Q. Are trans fatty acids dangerous to eat?
Since the process of hydrogenation adds hydrogen atoms to oil, it will reduce the number of unsaturated fatty acids and increase the number of saturated fatty acids in the oil. Consumption of a high level of saturated fatty acids is associated with increasing the level of cholesterol in the blood and this may lead to coronary heart disease. Therefore, as part of a healthy diet, consumers are advised to try to lower their intake of saturated fatty acids.
Sometimes partial hydrogenation is carried out on oil as this will result in a lower level of saturated fatty acids formed in the product. However, partial hydrogenation does lead to the formation of TFAs, rather than cis fatty acids. TFAs, like saturated fats are also associated with increasing cholesterol in the blood. Although saturated fats also produce the 'good' cholesterol (HDL), trans fats increase levels of the 'harmful' cholesterol (LDL) and decrease the good cholesterol. TFAs also lead to increased levels of triglycerides in the blood. In these respects trans fat could be considered as more likely to promote heart disease than and equivalent level of saturated fat. However, to put this in context the intake of saturated fats in the European diet is approximately 10 times that of trans fats and therefore saturated fat in the diet is still considered to present the biggest risk with respect to heart disease.
The European Scientific Panel on Dietetic Products, Nutrition and Allergies (NDA) has reviewed the evidence of other harmful health effects attributed to trans fatty acids. They concluded that the scientific evidence with regards to a possible relationship of TFA intake and cancer, type 2 diabetes or allergies was weak or inconsistent.
Q. How much trans fat can I eat?
In the EU mean daily intakes of TFAs for 14 different countries ( Ireland not included) range from 0.5-2.1% and 0.8%-1.9% of total energy intake amongst men and women respectively. The major contributors to TFA in the diets of people in these 14 countries were edible fats and ruminant fat with bakery products and French fries being additional contributing foods in some countries. This intake level appears to be decreasing. However, as yet, there is no official guidance on the consumption of TFAs in the diet, other than we should not increase consumption of TFAs above the current level. The World Health Organisation recommended that "Food manufacturers should reduce the levels of trans isomers of fatty acids arising from hydrogenation".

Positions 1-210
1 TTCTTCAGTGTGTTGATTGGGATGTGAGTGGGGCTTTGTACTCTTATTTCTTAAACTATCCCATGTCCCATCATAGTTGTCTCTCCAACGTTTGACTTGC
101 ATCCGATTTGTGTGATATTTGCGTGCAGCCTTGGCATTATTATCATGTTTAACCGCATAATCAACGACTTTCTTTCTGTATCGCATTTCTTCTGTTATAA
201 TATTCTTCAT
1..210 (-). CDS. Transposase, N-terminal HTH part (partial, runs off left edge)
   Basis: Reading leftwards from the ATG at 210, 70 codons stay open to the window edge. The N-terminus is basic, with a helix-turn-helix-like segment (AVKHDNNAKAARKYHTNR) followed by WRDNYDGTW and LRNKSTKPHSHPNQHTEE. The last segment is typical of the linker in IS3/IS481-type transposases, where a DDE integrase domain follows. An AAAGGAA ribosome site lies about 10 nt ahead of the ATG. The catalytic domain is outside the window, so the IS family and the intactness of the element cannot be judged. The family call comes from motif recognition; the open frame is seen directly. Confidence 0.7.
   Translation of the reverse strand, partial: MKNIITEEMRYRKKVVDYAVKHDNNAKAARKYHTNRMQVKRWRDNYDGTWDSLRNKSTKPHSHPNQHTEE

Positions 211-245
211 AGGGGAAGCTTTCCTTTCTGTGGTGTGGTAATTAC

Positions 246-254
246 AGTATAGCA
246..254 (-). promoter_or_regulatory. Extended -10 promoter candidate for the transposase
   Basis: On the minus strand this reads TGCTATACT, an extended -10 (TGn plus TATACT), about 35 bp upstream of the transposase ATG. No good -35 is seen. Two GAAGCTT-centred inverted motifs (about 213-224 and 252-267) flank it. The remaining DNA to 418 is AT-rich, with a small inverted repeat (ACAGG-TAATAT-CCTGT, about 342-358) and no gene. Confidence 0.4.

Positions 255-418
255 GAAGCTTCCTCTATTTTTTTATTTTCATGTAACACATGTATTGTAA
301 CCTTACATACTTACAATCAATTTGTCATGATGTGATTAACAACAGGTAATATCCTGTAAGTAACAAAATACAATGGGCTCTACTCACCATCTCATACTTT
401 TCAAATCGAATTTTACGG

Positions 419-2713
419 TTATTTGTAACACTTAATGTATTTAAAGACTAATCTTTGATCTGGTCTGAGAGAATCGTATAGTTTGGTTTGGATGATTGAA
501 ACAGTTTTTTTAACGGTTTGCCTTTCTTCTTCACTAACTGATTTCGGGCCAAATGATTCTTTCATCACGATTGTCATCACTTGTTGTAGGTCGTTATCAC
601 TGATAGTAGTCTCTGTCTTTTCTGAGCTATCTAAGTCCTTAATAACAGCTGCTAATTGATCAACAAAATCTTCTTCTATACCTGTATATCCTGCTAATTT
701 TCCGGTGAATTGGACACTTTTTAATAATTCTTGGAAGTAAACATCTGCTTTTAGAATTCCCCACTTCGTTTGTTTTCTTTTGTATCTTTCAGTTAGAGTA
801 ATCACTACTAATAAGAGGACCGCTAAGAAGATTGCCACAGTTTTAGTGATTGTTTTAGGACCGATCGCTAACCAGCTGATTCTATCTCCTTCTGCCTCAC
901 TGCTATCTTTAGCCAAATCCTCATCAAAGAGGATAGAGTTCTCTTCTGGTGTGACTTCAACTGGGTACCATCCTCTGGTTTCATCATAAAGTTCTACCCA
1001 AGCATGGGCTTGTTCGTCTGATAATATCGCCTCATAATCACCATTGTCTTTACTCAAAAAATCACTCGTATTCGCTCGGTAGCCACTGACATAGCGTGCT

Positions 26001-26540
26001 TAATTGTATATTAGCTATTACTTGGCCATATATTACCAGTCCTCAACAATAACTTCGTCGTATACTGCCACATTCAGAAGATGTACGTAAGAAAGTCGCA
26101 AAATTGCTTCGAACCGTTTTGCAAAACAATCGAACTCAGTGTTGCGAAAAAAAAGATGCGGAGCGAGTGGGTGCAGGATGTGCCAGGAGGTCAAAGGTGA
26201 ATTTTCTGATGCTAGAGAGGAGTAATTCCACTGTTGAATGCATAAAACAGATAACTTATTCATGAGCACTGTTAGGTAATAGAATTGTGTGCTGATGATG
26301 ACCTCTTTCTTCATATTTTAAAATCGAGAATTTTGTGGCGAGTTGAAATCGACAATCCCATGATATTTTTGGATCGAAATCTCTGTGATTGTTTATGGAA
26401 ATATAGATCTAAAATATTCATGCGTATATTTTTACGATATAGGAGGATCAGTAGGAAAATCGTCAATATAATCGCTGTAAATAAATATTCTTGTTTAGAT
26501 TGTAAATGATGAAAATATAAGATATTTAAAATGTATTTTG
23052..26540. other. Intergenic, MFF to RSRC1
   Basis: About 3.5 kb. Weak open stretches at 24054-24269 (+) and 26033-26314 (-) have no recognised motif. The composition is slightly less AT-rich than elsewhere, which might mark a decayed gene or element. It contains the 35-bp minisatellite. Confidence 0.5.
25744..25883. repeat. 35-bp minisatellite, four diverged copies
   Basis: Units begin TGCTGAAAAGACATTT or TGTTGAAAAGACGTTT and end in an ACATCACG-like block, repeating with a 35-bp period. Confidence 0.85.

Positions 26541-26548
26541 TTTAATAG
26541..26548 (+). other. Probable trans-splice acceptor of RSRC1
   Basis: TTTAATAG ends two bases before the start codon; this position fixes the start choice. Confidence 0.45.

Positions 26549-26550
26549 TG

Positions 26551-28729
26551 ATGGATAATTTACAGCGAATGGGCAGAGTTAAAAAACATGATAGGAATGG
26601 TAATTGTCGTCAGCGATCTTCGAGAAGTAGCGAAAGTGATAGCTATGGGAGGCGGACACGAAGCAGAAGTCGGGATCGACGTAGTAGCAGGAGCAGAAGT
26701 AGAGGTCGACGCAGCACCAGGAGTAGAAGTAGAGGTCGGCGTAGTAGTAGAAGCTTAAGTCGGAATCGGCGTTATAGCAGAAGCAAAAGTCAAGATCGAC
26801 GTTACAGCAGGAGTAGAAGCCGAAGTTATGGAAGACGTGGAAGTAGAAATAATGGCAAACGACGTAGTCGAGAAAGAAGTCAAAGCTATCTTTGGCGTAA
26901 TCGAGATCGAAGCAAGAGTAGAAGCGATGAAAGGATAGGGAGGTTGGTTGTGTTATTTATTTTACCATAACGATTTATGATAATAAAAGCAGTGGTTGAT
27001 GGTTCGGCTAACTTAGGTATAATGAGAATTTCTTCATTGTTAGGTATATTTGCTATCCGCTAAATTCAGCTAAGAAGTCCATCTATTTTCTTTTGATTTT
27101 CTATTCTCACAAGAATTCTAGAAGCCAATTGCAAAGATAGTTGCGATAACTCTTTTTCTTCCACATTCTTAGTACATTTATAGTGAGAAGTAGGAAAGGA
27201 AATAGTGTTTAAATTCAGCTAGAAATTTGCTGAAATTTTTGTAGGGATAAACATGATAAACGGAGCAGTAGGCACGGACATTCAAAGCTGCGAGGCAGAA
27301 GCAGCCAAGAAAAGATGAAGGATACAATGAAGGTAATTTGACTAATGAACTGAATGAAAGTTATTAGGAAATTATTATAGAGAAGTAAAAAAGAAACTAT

Q. Are trans fatty acids labelled on food products?
In order to try and reduce our consumption, it is helpful to know where to look for relevant information on a food product.
At present, it is not mandatory for the presence of TFAs in a foodstuff to be mentioned on the label. However, the law does state that all pre-packaged foods must have their ingredients listed on the packaging. If 'partially hydrogenated' oil, or 'hydrogenated' oil is listed in the ingredients, this may suggest the presence of TFAs. Also, ingredients are listed in decreasing amount, therefore TFA levels are likely to be higher in a product where hydrogenated oil is listed as the first ingredient than a product where it is listed as the last ingredient.